I love to remind you how strong and courageous you are. I choose these adjectives for two reasons: (1) I know they are true about you and (2) this disease tries – and sometimes succeeds – at making us feel weak and helpless.
But if you’re the type of woman who, like me, always feels like she has to be strong, who takes problems head-on, and is constantly looking for solutions, sometimes – just sometimes – being strong and courageous is not always the best answer right away.
For most of my life, I have been considered the strong one in my family.
When I am hurt, I don’t usually cry or hide. I almost always confront the situation or person. When I see injustice, I speak up (especially for my kids). I don’t have a problem taking on other people’s issues and helping in any way that I can.
And most of the time this works for me.
But every now and then, I see a really soft, tender-hearted person who dares to be vulnerable and I get jealous (that was embarrassing to admit).
I am thinking of a certain woman whom I went to dinner with. During the entire dinner, she was soft-spoken. She was a wonderful listener and only contributed when she had something of value to add to the conversation. She was petite and tender. Even her soft, pastel clothing was innocent-looking.
I know when she gets hurt, she cries. She expresses her feelings with an open heart and vulnerability.
And everyone melts.
And this is where I get jealous. Because nobody really feels sorry for the strong ones. I can’t tell you the number of times I have struggled in my life and my parents told me, “I don’t worry about you, Michelle. I know you can take care of yourself.”
And a part of me is flattered they think I’m so capable. But a part of me wants them to worry a little.
Being strong and courageous are virtues that I would never, ever want to give up. But this woman at lunch reminded me that it’s also important for us to be soft and allow ourselves to fall apart when we need to.
To pause for half an hour, half a day, or half a month and just cry. Let it out. I don’t need to immediately pick up the pieces every time right away. I might need to let myself sit in the pain on the bathroom floor for a moment. Let my heart open up to the struggle and be really daring. Let someone I trust see me falling apart.
And even say “Yes, please!” if someone kindly offers to help me instead of always being in control.
I asked my Secret Facebook Group how they felt about the idea of allowing ourselves to take a break from being strong and courageous and this is what they said (they are so wise):
“I feel like I’m saying ‘there is beauty in the breakdown’ a lot lately and it’s okay to fall apart because that’s necessary in order to become whole again. We tried to be perfect (wives, daughters) and that’s what got us here in the first place. If we own each feeling and accept each feeling, then we can process it peacefully in our own time and move forward to a more beautiful place.”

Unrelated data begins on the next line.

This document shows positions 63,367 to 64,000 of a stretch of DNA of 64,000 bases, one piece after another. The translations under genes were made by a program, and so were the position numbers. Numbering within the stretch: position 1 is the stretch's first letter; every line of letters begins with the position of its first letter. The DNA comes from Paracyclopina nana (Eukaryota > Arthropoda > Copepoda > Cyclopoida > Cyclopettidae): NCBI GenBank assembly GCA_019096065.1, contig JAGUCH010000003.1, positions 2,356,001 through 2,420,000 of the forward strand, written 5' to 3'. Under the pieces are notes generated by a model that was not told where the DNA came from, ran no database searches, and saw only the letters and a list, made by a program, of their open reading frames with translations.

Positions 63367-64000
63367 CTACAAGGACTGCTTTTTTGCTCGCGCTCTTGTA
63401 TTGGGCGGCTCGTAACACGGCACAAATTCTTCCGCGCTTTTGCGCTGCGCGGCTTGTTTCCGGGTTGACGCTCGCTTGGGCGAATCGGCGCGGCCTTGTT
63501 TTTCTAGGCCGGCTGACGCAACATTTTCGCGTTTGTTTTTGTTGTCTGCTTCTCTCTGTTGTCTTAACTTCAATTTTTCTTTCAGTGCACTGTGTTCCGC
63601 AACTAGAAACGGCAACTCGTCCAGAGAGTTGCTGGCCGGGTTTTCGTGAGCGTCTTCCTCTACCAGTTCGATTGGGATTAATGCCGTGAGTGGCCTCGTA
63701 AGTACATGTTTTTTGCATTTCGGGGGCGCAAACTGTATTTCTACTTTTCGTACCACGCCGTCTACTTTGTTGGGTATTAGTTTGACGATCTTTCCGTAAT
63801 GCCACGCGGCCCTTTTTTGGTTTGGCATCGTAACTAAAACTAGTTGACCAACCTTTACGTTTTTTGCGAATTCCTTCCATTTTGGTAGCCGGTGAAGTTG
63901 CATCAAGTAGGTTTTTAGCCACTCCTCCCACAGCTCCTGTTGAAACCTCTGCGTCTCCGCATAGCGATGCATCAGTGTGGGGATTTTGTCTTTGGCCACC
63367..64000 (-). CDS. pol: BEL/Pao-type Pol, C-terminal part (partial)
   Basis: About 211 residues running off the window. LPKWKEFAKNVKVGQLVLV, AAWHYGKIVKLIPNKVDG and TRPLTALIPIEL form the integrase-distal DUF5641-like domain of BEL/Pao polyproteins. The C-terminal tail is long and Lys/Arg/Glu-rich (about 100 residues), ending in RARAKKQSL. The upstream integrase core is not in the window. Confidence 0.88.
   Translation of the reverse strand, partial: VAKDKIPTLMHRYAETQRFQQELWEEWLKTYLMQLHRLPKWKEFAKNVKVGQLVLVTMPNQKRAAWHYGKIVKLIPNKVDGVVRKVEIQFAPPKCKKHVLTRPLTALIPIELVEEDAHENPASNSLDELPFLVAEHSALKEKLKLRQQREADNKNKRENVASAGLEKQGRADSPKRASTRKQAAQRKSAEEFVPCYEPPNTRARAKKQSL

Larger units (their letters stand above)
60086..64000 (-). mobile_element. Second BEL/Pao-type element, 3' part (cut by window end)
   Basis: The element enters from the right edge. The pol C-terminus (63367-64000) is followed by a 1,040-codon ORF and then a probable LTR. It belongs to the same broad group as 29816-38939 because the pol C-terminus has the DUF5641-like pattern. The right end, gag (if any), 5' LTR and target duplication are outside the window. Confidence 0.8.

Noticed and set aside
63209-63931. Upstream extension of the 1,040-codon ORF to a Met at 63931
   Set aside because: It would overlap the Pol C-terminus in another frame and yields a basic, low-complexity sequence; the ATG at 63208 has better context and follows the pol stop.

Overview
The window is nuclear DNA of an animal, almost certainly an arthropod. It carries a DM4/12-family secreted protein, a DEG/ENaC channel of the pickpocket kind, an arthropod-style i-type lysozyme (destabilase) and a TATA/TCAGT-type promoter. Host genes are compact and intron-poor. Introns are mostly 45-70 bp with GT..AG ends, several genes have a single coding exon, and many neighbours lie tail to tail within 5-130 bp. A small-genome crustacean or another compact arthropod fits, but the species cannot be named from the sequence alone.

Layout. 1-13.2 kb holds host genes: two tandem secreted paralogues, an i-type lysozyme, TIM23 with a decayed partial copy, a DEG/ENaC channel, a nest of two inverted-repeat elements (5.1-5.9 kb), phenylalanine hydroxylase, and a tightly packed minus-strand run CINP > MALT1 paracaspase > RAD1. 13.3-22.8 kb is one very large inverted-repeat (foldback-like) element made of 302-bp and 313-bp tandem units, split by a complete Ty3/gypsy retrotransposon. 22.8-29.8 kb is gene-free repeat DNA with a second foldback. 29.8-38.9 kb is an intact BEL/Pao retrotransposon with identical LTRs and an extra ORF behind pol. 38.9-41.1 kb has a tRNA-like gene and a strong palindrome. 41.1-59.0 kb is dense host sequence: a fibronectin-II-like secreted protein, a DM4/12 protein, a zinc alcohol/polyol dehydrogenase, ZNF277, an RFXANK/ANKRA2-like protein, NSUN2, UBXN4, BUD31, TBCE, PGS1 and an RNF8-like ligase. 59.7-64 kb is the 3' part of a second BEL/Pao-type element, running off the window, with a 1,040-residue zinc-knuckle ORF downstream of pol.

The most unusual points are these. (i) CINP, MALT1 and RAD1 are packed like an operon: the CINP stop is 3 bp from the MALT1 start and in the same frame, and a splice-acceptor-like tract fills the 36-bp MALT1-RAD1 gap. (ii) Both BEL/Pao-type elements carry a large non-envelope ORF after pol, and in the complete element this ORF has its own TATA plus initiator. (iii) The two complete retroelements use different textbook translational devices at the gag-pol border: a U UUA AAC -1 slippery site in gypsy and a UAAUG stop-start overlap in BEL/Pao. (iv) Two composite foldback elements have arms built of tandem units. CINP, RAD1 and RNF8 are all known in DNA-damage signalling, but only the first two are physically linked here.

“Sometimes what may appear to be a weakness – breaking down, crying, withdrawing – is actually the strongest thing we can do. Admitting we can’t do it all is strong!”
“Being strong, I think, to me looks like not being consumed by grief, bitterness, or shame. If I let it out, I’m dealing with it and walking THROUGH the pain, not around it. So, if I need a sick day or to cry at a stoplight, or whatever, I’m dealing with it and walking through it… focused on not being consumed.”
“Yes. Surrendering to how we REALLLLY feel! I have to let myself do that every now and again! I have to remind myself it’s okay to have ALLLLL of the feels! The bad ones. The negative ones. The pessimistic ones. They are ALL valid. I actually feel a great release when I finally realize that what I am doing is BLOCKING the flow of the negative feelings in order to ‘stay strong’ and ‘be positive.’”
“Sometimes it is just so hard to hold it all together, to be strong for our kids, at work and for ourselves. It’s okay to be human. Today I called in sick to work, which I find so hard to do. I had a good cry, a cup of coffee, and I’m going to lie in bed for awhile, and then I know I can be strong again.”
“I think definitely it’s okay to relieve ourselves of the need to always be strong. We’re always taking care of so many things in our daily lives. Through yoga, I’ve learned that sometimes just being quiet and getting in touch with how we’re truly feeling can allow those feelings to bubble to the surface and then clear away. Also, because we are always going, going, going, to put ourselves in a receptive state to pull our energy inward is a good way to renew that strength and courage.”
“I do think we need a break! At least I do some days. Not to wallow in it, but just to grieve the losses we endure and must come to terms with. Sometimes just being given permission to cry it out, rant and rave, and feel the anger and sadness can be such a great release. That alone can give me the strength and courage to keep moving forward.”
“I think sometimes feeling the emotions and falling apart at times is being strong and courageous. You are being true to yourself.”
Do you see why I love these women so much? There is such amazing wisdom in our online group.
If you’re interested in joining us – we would LOVE to have you.
You get immediate access after you purchase any one of the programs. And because the group is Secret – none of your friends and family will be able to tell you’re a member or see your posts. Facebook does a great job of hiding all activity.